* (You can add a little Vitamin C powder to the mix to keep this from happening, but be warned: there may be a lingering bitterness in the batter from the ascorbic acid. Better to just fry the latkes quickly after mixing!)
Sufganiyot (Israeli jelly doughnuts)
(makes about 20)
(adapted from Epicurious.com and Sweet Happy Life, one of our favorite blogs that features kid-friendly recipes)
1 cup whole milk
2 tablespoons warm water
1 package active dry yeast
2 tablespoons granulated sugar
1/2 teaspoon ground cinnamon
1/4 teaspoon freshly grated nutmeg
1 teaspoon salt
2 large eggs, lightly beaten
3 1/2 to 3 3/4 cups all-purpose flour plus additional for dusting
About 10 cups vegetable oil (2 tablespoons for the dough, the rest for frying)
1 cup fruit preserves or jam, such as blueberry, raspberry or strawberry.
Confectioners sugar for dusting
Special equipment: Candy thermometer
Make the Dough (Toddler Friendly)
Heat the milk in the microwave until warm, about 40-50 seconds. Set aside to cool.
In a large bowl dissolve the yeast in 2 tablespoon of warm water. Allow to stand for 5 minutes until foamy. (If the yeast doesn’t foam, discard and start over with fresh yeast.)
Add the lukewarm milk to the yeast, then the sugar, spices, salt, 2 tablespoons of oil and eggs. Add flour 1 cup at a time, mixing with a wooden spoon between additions, until the dough pulls away from the side of the bowl and is too stiff to stir.
Turn dough out onto a lightly floured surface and knead in remaining flour. You can use additional flour as needed to prevent sticking, sprinkling 1 tablespoon of flour on the dough at a time. Knead dough for 5 to 8 minutes, until the dough is smooth and bounces back when you press your thumb into it.
Grease a large bowl with about 1 teaspoon of oil, then transfer the dough to the bowl and turn once to coat. Allow to rise in a warm place until doubled in size, about 1 1/2 hours.
After the dough has risen, turn out onto lightly floured surface. Tear off pieces of dough and roll into balls using the palms of your hands. The size of the dough balls depends on how big you want the doughnuts to be, but don’t go too big or the dough in the center of the ball won’t cook through. Set aside on parchment paper to rise for 30 minutes.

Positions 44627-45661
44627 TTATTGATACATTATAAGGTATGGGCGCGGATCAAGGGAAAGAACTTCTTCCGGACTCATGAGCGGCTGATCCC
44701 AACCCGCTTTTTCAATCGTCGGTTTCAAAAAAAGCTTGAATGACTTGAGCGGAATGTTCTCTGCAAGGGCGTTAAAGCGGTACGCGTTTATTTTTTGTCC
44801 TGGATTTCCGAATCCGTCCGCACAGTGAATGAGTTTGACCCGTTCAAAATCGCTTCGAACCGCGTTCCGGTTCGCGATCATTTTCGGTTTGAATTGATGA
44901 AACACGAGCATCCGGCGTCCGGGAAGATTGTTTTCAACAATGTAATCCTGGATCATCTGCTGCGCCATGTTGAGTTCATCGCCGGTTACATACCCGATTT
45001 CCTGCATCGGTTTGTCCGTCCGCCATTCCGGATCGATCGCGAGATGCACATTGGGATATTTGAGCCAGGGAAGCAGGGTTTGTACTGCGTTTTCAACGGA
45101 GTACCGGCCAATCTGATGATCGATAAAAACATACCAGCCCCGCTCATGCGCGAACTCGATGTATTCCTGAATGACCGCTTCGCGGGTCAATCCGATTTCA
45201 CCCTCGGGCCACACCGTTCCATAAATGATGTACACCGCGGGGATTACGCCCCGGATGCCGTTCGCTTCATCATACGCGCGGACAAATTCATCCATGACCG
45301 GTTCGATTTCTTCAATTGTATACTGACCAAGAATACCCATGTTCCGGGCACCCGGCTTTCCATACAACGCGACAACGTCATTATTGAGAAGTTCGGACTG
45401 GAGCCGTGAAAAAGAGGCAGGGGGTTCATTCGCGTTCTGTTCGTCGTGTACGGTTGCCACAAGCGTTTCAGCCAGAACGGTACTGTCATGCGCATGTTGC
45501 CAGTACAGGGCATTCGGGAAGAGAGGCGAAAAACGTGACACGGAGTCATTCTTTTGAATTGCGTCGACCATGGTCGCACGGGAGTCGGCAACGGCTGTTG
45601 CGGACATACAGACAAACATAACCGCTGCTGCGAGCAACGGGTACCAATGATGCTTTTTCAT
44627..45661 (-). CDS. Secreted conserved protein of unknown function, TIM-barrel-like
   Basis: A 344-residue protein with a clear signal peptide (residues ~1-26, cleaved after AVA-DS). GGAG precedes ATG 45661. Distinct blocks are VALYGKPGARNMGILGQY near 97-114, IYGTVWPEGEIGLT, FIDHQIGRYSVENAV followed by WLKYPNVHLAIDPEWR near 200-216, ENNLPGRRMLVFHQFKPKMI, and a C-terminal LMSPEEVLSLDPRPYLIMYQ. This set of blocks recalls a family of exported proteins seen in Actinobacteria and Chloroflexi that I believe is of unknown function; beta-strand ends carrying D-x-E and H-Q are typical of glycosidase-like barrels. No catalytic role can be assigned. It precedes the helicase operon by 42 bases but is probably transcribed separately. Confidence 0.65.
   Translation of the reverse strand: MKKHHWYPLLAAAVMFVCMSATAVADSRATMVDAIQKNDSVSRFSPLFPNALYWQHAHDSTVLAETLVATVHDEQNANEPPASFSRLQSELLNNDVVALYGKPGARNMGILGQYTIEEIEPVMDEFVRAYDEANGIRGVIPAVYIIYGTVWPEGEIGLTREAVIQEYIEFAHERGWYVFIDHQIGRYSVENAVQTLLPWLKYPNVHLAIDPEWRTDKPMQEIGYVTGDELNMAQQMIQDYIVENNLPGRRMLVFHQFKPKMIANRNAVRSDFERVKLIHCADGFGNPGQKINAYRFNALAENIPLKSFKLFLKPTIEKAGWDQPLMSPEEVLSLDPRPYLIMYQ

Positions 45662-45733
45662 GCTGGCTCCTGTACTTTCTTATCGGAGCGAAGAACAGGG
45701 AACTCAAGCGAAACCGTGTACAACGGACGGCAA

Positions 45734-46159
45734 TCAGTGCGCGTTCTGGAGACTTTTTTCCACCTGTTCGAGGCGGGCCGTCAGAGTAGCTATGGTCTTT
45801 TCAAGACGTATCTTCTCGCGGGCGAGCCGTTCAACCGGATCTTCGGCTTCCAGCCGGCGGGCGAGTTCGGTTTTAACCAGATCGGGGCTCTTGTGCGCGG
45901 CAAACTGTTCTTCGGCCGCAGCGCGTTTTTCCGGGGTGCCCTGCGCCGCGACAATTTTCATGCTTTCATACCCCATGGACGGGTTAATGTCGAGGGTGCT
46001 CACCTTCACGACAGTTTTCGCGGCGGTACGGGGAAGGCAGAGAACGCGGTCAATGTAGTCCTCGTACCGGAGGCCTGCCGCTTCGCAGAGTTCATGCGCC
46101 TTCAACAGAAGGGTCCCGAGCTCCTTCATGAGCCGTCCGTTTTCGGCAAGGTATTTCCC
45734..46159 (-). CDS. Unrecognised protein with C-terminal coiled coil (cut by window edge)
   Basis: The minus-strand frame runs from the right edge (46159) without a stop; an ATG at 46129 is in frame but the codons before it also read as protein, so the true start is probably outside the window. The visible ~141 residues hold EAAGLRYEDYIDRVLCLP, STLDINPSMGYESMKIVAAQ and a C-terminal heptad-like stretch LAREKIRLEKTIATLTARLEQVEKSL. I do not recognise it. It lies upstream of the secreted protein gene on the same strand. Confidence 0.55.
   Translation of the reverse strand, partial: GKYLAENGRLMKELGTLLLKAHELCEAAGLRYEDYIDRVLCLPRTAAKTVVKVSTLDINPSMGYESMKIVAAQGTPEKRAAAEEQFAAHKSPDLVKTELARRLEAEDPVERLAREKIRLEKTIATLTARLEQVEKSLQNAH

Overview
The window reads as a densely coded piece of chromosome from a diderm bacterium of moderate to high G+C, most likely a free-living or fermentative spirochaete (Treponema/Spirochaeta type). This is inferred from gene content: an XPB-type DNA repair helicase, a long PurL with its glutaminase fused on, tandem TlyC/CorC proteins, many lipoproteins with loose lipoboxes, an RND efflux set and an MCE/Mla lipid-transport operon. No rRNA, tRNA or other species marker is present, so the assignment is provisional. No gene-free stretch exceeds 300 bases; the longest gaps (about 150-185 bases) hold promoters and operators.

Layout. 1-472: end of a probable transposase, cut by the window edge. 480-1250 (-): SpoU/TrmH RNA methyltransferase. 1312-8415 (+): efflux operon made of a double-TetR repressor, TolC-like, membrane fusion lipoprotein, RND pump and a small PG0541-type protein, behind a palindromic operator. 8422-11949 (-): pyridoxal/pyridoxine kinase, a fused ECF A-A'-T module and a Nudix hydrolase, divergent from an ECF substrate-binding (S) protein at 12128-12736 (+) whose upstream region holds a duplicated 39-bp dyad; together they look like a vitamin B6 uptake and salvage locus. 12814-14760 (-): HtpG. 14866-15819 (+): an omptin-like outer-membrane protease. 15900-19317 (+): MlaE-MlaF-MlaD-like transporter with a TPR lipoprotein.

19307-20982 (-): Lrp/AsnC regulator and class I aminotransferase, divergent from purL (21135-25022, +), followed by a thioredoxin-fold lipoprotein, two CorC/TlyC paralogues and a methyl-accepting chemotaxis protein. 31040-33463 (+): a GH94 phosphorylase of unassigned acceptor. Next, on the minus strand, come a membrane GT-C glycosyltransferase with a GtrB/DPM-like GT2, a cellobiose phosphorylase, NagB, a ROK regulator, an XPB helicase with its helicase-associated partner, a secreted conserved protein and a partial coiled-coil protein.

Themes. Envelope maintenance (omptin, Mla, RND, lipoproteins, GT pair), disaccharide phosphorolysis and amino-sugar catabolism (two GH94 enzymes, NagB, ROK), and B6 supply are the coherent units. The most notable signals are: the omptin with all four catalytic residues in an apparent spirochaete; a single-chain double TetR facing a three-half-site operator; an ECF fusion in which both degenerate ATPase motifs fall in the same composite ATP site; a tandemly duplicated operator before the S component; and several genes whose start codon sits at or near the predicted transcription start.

Make the Doughnuts
While doughnuts rise, heat about 4 inches of oil (about 10 cups) in a deep 4-quart pot until it registers 375 degrees F with a candy thermometer.
Fry doughnuts 2 at a time, turning occasionally, until puffed and golden brown. The first two doughnuts will brown VERY quickly, so keep an eye on them. Fry doughnuts about 30 seconds on each side, turning them with a metal skimmer once they’ve browned on the bottom. Transfer to a cooling rack over paper towels to drain.
Make sure children are nowhere near you while frying the donuts as hot oil is very dangerous!
Fill the Doughnuts (Toddler Friendly)
Add about 1/2 cup of jam or preserves to a small ziploc bag. Close the bag. Using scissors, cut off the tip of one of the bottom corners of the bag. Repeat for other ziploc bags if using more than one flavor.
Using a knife, make a small hole in each doughnut. Carefully pick up your ziploc bag, insert the bag’s opening into the donut and gently squeeze the bag to fill the donut. If an adult is doing this, you can use a food syringe for this part.
Dust with powdered sugar and enjoy! These doughnuts are best the day they are made.